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CORRECT WAY TO EAT FRUIT? DON’T TOUCH IT WITH HANDS

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Dear Miss Manners: While in England visiting one of the colleges in Oxford, I read that each applicant was required to pass a social examination (in addition to several academic examinations) that takes the form of sharing a meal with several of the school officials. It said that several women who were academically qualified were not accepted, specifically because they failed to eat a peach properly.

I was amazed that a peach could be the downfall of intelligent women, although perhaps I should not be too surprised since the apple has been given the blame for the downfall of all of mankind.I am interested in finding out the proper way to eat a peach, and whether it is defined more specifically than by the use of a knife and fork.

Gentle Reader: Miss Manners would like to be amazed with you at such a quaint bit of Old World snobbery. But she is aware that one of the great motivations for learning table manners in the New World is the job interview lunch, which is the same idea.

So she approves of the sensible way that you merely inquire how to pass this strange test, still used to determine if one is worth educating or hiring.

The trick is to eat the peach - or apple, apricot, pear or plum - without ever touching it with one's hands. Miss Manners realizes that the frank hand-to-mouth technique, fresh juice dribbling on the chin, is more fun, and it is perfectly proper with fruit plucked directly from orchard or lunch box. But not at the table.

There, one stabs it with the fruit fork, and cuts the side off with the fruit knife, away from any pits; then cuts that half into quarters, and eats each with the fork. If you're going for an advanced degree or CEO job, you might try peeling it in a nice long spiral; entry-level applicants are advised to pretend they love the peel.

But not all fruit peel can be eaten: The hairy old hide of a kiwi would make you ill all over the tablecloth, and that does not make a favorable impression.

Cutting away the peel of melon and pineapple sections is easy, and so is watermelon if you resist the temptation to spit the seeds across the table, and merely scrape them away with the knife. Cutting away the peel of a persimmon is difficult, even if one stands it upright, but possible. Cutting away the peel of an orange or tangerine without touching it - or daring it to squirt all over your interview suit - is well nigh impossible.

Strawberries are eaten with a strawberry fork, a tiny cute little thing with long tines that almost nobody provides, so they may be eaten hand-held by the stem, if there is one, or with a spoon, if there isn't. A spoon is also used for scooping everything out of a pomegranate half (the seeds are edible), or discarding the seeds and scooping out the rest of a papaya.

Fruit that has been previously subdued through stewing or being cut into tiny bits is eaten with the standard dessert fork and spoon. But that's almost too easy.

Dear Miss Manners: When dining out in a restaurant or as a dinner guest in someone's home, should some food always be left on the plate, or should everything on the plate be eaten?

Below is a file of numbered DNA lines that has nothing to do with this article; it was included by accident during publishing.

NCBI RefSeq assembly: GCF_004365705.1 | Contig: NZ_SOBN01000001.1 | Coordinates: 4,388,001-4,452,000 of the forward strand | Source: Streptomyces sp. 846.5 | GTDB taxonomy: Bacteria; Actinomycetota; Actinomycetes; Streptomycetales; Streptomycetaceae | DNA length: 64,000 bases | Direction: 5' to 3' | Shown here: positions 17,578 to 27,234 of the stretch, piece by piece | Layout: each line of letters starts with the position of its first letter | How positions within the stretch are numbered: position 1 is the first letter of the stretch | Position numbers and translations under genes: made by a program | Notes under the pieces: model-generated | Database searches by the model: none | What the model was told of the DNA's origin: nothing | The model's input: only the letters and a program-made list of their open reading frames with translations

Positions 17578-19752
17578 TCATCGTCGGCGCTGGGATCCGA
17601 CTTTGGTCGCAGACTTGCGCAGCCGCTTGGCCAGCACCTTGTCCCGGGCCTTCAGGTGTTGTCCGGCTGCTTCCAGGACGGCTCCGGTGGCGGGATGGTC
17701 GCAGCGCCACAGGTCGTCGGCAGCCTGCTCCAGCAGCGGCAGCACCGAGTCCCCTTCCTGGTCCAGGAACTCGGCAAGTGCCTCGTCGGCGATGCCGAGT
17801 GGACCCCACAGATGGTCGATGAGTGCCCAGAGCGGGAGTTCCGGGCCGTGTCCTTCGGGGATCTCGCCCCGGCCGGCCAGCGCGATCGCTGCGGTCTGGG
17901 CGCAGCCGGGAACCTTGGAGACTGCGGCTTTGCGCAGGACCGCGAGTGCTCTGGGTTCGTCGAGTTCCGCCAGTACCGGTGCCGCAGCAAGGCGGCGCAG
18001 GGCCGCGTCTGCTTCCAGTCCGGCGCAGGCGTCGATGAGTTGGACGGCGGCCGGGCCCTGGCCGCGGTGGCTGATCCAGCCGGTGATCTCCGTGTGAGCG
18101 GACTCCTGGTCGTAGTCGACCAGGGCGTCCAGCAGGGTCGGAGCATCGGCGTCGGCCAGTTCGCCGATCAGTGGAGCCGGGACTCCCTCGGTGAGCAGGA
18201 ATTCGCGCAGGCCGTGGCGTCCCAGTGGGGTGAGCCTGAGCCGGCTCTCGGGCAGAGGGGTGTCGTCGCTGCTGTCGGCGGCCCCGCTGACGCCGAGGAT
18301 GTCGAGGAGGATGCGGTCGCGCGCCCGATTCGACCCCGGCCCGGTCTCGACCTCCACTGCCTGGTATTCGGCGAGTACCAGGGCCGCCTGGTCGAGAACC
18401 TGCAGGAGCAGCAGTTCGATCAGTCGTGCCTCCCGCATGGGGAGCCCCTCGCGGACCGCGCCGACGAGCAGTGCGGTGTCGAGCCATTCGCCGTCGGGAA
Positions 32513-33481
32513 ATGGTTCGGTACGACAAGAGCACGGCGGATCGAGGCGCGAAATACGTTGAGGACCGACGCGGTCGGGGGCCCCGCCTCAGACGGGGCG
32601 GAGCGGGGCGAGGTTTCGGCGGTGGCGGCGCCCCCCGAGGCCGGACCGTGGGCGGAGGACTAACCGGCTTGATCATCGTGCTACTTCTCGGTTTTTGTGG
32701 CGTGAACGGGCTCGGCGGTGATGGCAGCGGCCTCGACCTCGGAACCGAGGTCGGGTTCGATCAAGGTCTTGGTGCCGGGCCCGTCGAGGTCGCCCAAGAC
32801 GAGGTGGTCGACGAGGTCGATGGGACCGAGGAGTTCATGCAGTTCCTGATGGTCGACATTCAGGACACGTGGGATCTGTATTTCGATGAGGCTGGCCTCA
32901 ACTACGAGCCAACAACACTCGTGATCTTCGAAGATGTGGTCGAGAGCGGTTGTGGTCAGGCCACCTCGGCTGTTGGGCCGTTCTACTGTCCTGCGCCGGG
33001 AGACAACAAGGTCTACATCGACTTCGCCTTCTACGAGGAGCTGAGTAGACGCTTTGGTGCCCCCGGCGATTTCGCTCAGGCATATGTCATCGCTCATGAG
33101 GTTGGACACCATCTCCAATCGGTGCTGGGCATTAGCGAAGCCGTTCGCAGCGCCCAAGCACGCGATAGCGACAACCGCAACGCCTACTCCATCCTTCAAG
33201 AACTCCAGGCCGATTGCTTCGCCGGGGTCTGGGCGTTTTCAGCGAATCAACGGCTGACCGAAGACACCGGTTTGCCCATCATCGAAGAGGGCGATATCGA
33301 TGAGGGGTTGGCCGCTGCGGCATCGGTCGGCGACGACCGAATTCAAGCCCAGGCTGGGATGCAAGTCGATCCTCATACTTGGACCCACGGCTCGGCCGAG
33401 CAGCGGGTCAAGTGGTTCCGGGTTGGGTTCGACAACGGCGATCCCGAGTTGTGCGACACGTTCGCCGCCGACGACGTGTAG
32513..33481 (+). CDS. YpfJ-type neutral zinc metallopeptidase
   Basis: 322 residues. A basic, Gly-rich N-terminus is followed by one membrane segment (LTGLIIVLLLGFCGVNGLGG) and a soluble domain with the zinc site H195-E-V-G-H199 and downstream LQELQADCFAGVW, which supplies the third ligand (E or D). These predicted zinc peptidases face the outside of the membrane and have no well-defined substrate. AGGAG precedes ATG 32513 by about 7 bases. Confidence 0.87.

Weight watching, dieting, food prejudices, religious restrictions and the like are not the problem. Proper etiquette is, and I would like a ruling.

Gentle Reader: Funny you should ask. The question of purposely leaving food on the plate happens to be intimately bound up with Miss Manners' own history.

It used to be required. Supposedly, one left enough to show that far from being shortchanged at mealtime, one had been amply supplied. The rule was stated as "Leave something for Miss Manners" (in England, "Leave something for Lady Manners").

Never mind the picture that suggests of poor Miss Manners, going around slopping up everybody's leftovers. Even if she tried, she couldn't stuff in them all, which meant that good food was going to be thrown away.

This is not an attractive idea, and Miss Manners didn't want to be responsible for it. But it was the grandmother of a fellow etiquetteer, Eleanor Roosevelt, who changed the rule.

"My grandmother came to believe," Mrs. Roosevelt wrote in "Eleanor Roosevelt's Book of Common Sense Etiquette," "that food was needed in the world and we who had an abundance should not waste it. Then I was cautioned never to take more on my plate than I could eat!"

Thus, the Clean Plate Club was formed. It may contribute its own problems - but at least they pertain only to the eater, and not to the rest of the world. And they can't be blamed on Miss Manners.

Dear Miss Manners: My husband and I disagree as to whether it is improper for women to wear hats indoors, or rather to leave a hat on if eating lunch, etc.

I say it is proper for women to do so. Many French paintings depict women eating with large hats on.

Gentle Reader: You do happen to be right. Ladies properly keep their hats on indoors, everywhere except their own houses, during the daytime. Luncheons even traditionally required ladies to wear hats.

But Miss Manners is alarmed at the authority you cite. Please do not - repeat, not - take your standards of decorum from what you see going on in French paintings.